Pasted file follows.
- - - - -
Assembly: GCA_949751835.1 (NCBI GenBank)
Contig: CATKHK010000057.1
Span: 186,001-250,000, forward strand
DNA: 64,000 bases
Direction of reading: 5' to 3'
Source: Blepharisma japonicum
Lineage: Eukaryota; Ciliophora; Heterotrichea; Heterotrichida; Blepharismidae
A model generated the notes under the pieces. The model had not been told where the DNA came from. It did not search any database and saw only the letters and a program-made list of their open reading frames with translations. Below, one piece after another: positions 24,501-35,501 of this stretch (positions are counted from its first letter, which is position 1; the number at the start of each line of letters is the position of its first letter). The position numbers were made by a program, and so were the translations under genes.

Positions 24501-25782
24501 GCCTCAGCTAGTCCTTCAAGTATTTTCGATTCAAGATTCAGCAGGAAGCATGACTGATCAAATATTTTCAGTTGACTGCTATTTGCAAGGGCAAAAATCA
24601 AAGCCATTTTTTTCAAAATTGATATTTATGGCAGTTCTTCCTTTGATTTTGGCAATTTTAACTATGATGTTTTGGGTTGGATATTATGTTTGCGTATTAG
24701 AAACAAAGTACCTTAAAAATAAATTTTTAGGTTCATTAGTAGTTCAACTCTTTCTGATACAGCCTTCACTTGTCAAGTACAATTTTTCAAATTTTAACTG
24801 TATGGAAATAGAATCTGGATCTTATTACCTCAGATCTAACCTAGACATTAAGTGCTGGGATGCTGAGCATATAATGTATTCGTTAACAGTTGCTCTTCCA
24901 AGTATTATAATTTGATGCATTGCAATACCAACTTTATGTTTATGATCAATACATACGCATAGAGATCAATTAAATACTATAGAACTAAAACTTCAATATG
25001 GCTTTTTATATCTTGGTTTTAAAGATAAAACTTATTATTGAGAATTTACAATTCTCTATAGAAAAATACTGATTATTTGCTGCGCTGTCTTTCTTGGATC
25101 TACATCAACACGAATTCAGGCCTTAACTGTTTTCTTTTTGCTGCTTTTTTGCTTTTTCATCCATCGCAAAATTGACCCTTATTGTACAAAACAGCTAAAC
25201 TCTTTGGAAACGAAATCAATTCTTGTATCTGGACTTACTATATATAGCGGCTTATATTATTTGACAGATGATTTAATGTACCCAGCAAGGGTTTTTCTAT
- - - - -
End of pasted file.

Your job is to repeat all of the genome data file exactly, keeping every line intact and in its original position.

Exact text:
Assembly: GCA_949751835.1 (NCBI GenBank)
Contig: CATKHK010000057.1
Span: 186,001-250,000, forward strand
DNA: 64,000 bases
Direction of reading: 5' to 3'
Source: Blepharisma japonicum
Lineage: Eukaryota; Ciliophora; Heterotrichea; Heterotrichida; Blepharismidae
A model generated the notes under the pieces. The model had not been told where the DNA came from. It did not search any database and saw only the letters and a program-made list of their open reading frames with translations. Below, one piece after another: positions 24,501-35,501 of this stretch (positions are counted from its first letter, which is position 1; the number at the start of each line of letters is the position of its first letter). The position numbers were made by a program, and so were the translations under genes.

Positions 24501-25782
24501 GCCTCAGCTAGTCCTTCAAGTATTTTCGATTCAAGATTCAGCAGGAAGCATGACTGATCAAATATTTTCAGTTGACTGCTATTTGCAAGGGCAAAAATCA
24601 AAGCCATTTTTTTCAAAATTGATATTTATGGCAGTTCTTCCTTTGATTTTGGCAATTTTAACTATGATGTTTTGGGTTGGATATTATGTTTGCGTATTAG
24701 AAACAAAGTACCTTAAAAATAAATTTTTAGGTTCATTAGTAGTTCAACTCTTTCTGATACAGCCTTCACTTGTCAAGTACAATTTTTCAAATTTTAACTG
24801 TATGGAAATAGAATCTGGATCTTATTACCTCAGATCTAACCTAGACATTAAGTGCTGGGATGCTGAGCATATAATGTATTCGTTAACAGTTGCTCTTCCA
24901 AGTATTATAATTTGATGCATTGCAATACCAACTTTATGTTTATGATCAATACATACGCATAGAGATCAATTAAATACTATAGAACTAAAACTTCAATATG
25001 GCTTTTTATATCTTGGTTTTAAAGATAAAACTTATTATTGAGAATTTACAATTCTCTATAGAAAAATACTGATTATTTGCTGCGCTGTCTTTCTTGGATC
25101 TACATCAACACGAATTCAGGCCTTAACTGTTTTCTTTTTGCTGCTTTTTTGCTTTTTCATCCATCGCAAAATTGACCCTTATTGTACAAAACAGCTAAAC
25201 TCTTTGGAAACGAAATCAATTCTTGTATCTGGACTTACTATATATAGCGGCTTATATTATTTGACAGATGATTTAATGTACCCAGCAAGGGTTTTTCTAT